Step Tracker Goal-setting Study
Step trackers keep track of daily step numbers for people. They also include features that are designed to encourage users to be more active. One example is goal-setting, where a user can set a step number that he/she wants to achieve everyday. If successful, the user will be granted some ‘honor’ by the step tracker.
However, most often, the goal is arbitrarily set by the user (or worse, the step tracker itself). Studies have proved that inappropriate goals can not be effective in encouraging the behaviors as intended. We believe that the goals should be set around the user’s actual active level (i.e. average step number).
To investigate the effectiveness of different levels of ‘difficulty’ in goals in encouraging users’ walking activities.
Does goal setting improve people’s physical activity level?
How does difficulty of goals affect people’s physical activity level?
Field experiment with manipulations in goal difficulty among groups; interview of individual users; comparative statistical analysis and qualitative content analysis
Too difficult goals will harm people’s activity level, while easier goals are more effective in encouraging activities.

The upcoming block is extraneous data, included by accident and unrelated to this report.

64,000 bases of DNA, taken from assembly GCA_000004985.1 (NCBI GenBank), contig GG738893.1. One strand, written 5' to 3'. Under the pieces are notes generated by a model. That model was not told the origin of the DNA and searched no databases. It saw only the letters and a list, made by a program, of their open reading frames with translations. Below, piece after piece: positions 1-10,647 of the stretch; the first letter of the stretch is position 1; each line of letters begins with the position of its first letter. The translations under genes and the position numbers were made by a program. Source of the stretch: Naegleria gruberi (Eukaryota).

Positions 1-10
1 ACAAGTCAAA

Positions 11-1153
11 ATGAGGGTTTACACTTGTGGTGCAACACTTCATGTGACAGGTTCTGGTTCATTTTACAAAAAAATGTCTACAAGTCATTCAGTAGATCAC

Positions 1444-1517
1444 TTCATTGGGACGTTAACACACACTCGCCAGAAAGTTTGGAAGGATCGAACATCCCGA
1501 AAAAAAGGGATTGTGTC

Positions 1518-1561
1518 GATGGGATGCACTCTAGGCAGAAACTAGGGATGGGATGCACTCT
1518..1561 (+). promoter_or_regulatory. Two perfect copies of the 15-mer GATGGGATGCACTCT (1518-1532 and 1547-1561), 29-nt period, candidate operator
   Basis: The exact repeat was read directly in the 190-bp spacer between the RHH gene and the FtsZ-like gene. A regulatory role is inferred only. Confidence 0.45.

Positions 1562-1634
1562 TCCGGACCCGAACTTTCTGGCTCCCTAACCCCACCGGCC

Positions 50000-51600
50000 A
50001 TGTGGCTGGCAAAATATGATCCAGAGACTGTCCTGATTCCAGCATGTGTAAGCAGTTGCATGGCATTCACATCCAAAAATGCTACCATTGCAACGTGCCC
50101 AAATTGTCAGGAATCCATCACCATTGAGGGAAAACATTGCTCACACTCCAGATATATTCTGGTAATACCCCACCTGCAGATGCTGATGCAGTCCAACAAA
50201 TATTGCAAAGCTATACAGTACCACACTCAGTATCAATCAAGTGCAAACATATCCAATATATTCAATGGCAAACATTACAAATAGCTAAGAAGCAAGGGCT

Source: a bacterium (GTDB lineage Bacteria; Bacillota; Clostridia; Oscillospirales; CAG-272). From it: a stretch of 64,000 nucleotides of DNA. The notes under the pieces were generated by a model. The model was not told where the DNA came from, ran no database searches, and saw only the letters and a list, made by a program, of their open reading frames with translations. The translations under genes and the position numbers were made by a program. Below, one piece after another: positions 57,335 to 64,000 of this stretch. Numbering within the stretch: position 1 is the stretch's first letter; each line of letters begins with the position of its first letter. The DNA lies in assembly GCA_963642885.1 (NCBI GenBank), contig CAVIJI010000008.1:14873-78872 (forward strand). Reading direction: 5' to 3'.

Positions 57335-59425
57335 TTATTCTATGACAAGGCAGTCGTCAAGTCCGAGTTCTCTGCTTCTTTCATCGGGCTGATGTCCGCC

Participant N = 64
Factorial design: 8 groups, 4 goal level × 2 activeness level
Measure: steps each participant walks every day for 2 weeks
Procedure: as shown in the graph below
We asked the users to choose from the two most popular step-tracking apps and use it throughout the study:
Independent two-sample T test
No significant difference in step number before and after goal-setting
Active level does affect the step difference in the two weeks
Thus, we believe it is the effect of the study itself - the users already active are more likely to be encouraged by the study and willing to put in more steps
Some interesting excerpts from our user interview:
Details on study design, e.g. time of reporting
Value of user input at the end
An interesting incident in our study:
We ended up having to restart the study after collecting all the data after the first week, because we found that the data of the WeChat users are very different from the data of the iOS Health users. The variance of the WeChat users’ data was so big that we did not feel comfortable with using it. So we tried to figure out why.
So we asked those users to provide step tracking data through that week from other sources - and it turned out to be that the WeChat data were not accurate. However, this only happened to those who do not live in the same time zone as us. Then we realized that the WeChat app did consider time zone issue when displaying the data - which screwed up our study (but luckily we realized it!).
After realizing this, we asked those who use WeChat to send their daily step at the end of their day, instead of us reading their daily step numbers from our friend list at the end of our day, which solved the issue.
Please feel free to let me know your thoughts about this study and I would be more than happy to chat with you :D